This is exam season. Not only the big ones -- primary, O- and A-level leaving exams but also the end-of-year exams for all the classes in between.
They follow the same format as some of us did and our parents before us. The exams consist of a test on a given subject, to be done within a certain period, with pen on paper. The major change that has come over the last two decades is that in Math and Science papers the students can use calculators.
There has been a bit of tweaking of the curriculum to make this or that subject compulsory, to add a subject here and there, but the essence of the exam, which is to test rote knowledge, has stayed largely unchanged.
That is a problem because our education system was designed for the industrial age. In the industrial age the work is regimented, monotonous and calls for little to no creativity.
It is unlikely that when our kids finally get out into the world they will be facing the challenges for which this education system was set up.
In the brave new world, which is forcing itself on us, while in depth knowledge will still remain essential what will set one person apart from the rest will be their ability to make connections between seemingly unrelated fields, to innovate.
In the world that is fast becoming obsolete, one can get away with left brain thinking, which is rule bound and linear as opposed to right brain thinking, which is more artistic, lateral, empathetic and narrative.
In the workplace of the future it will not be a question of either/or, but one will have to be both a right and left brain operator.
It is already happening.
One reason Israel is the most innovative country per capita in the world according to authors Dan Senor and Saul Singer’sr book “Start Up Nation”, is because of the breadth and width of experience the average Israeli goes through by the time they hit adulthood. From their living conditions to their experience in the army to the encouragement by the society and environment to explore new avenues of doing things to taking initiative while solving challenges in a group setting.
There was a period when the generalist was king. The urban gentlemen of the Victorian age who had a working knowledge of law, medicine and engineering and a healthy appreciation for the arts. The industrial age shoved them aside and encouraged specialists. But now more than ever when innovation is going to be the differentiator the generalists are making a comeback.
The question then is how do our school systems need to be adapting to meet the needs of the future? Especially because they are already falling behind the demands of the workplace.
In a 2008 interview Thomas Friedman, journalist and decipher of modern trends, suggested that the competition on the future is not going to between economies or even companies but between individuals and their imaginations. That, will individuals be able to achieve what they can conceive.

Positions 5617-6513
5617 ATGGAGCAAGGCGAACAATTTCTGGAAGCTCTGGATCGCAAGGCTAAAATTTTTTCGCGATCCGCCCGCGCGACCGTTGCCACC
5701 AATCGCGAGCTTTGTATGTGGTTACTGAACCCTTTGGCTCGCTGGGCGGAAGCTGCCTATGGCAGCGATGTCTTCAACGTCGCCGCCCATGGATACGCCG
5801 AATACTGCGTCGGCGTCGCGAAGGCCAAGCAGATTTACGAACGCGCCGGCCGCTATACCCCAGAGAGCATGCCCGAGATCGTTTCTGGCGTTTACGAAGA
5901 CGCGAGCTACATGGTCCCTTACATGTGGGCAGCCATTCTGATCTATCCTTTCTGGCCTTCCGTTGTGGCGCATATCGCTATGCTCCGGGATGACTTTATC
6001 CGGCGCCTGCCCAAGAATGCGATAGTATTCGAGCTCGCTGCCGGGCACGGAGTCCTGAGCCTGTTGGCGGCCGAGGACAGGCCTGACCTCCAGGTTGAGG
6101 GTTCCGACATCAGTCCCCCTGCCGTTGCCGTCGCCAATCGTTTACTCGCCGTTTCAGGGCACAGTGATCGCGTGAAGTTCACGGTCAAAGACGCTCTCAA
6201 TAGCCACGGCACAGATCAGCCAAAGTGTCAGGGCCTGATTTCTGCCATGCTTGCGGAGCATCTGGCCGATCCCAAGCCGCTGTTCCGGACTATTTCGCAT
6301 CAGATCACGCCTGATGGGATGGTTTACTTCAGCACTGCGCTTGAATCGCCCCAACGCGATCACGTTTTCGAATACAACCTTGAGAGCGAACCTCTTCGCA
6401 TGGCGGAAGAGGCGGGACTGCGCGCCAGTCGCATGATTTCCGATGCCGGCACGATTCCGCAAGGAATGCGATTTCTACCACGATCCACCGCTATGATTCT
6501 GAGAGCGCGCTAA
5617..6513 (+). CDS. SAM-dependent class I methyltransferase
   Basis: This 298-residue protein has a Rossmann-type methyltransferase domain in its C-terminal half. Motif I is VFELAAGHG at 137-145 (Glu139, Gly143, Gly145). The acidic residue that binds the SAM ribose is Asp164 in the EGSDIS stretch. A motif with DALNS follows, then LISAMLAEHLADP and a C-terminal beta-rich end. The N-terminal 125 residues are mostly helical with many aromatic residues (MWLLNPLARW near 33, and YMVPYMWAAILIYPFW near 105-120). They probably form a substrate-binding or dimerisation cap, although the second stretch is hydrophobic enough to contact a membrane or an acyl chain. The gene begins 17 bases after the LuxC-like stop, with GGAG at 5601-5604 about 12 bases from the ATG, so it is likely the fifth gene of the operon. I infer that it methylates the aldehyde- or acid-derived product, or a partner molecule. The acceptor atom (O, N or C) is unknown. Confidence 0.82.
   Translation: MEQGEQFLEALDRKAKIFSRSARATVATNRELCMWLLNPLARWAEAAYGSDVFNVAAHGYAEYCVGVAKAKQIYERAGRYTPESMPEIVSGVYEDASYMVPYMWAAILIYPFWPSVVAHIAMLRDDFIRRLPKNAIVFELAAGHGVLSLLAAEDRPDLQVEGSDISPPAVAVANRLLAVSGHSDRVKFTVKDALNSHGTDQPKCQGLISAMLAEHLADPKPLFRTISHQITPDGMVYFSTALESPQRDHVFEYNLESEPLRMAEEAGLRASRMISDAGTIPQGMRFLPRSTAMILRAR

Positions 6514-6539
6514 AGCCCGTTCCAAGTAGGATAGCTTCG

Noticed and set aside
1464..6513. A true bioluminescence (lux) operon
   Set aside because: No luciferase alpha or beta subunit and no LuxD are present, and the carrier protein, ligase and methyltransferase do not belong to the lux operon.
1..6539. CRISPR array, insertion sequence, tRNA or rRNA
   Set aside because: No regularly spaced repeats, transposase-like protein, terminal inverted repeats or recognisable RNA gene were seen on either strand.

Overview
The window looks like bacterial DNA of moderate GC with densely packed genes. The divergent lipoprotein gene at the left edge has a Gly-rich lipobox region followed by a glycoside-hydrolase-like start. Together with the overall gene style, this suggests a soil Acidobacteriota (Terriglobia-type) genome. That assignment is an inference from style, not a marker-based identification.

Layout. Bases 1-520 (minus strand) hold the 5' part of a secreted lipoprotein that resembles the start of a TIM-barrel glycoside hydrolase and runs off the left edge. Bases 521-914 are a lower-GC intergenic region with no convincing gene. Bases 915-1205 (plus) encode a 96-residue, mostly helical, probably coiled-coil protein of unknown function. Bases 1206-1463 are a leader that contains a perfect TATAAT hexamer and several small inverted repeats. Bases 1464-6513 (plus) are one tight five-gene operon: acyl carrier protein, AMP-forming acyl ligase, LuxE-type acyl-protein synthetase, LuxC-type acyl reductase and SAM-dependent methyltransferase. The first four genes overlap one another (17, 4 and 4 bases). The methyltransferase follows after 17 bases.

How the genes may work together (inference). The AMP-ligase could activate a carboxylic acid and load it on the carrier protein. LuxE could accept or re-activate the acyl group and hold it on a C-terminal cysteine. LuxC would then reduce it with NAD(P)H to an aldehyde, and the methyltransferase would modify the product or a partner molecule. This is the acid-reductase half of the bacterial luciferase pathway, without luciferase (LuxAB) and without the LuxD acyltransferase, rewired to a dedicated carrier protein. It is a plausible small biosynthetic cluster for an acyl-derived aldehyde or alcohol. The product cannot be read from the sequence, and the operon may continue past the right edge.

So the countries and institutions that will be able to nurture imagination and allow it to actualise will be the winners.
Out of necessity the role of the school has to change. In times when information was scarce the schools were the repositories of information but now with embarrassing abundance of information the school’s role changes to one of bringing meaning to all this information and more importantly helping kids learn how to navigate and filter the widely available information.
"Essentially instead of imparting knowledge or teaching, more emphasis will be placed on learning how to learn. Which makes sense because in a fast evolving world you can’t stop learning after you leave school. The cliché learning is a continuous process will come alive...
But even more critical is that students will have to make the connections between all the subjects. While previously you learnt English, Math and history as distinct disciplines now students will be required to make connections.
So A-level combinations like Physics, Luganda and Islamics or Literature, Chemistry and Art will stop being the subject of great laughter.
Depth of knowledge will still be essential and even critical, but the worker of tomorrow will be called upon to solve problems outside his comfort zone and their ability to find the information or collaborate better with those who do, will be the more important skill.
But the even more important ingredient for our children, in ensuring that they become successful adults in whatever they set out to do, will be good parenting.
Unfortunately schools now shoulder the burden of feeding, character formation and providing role models for our children as parents’ power to work to afford the increasing fees and demands.
In fact a Gallup poll released recently showed that the more successful people in the workplace had a teacher to not only look up to, but who also believed in the kid as an individual.
In the era of universal education teachers are going to be less likely to pay individual attention to individual students, the workers of the future will be mediocre to lousy unless the parents retake their rightful roles.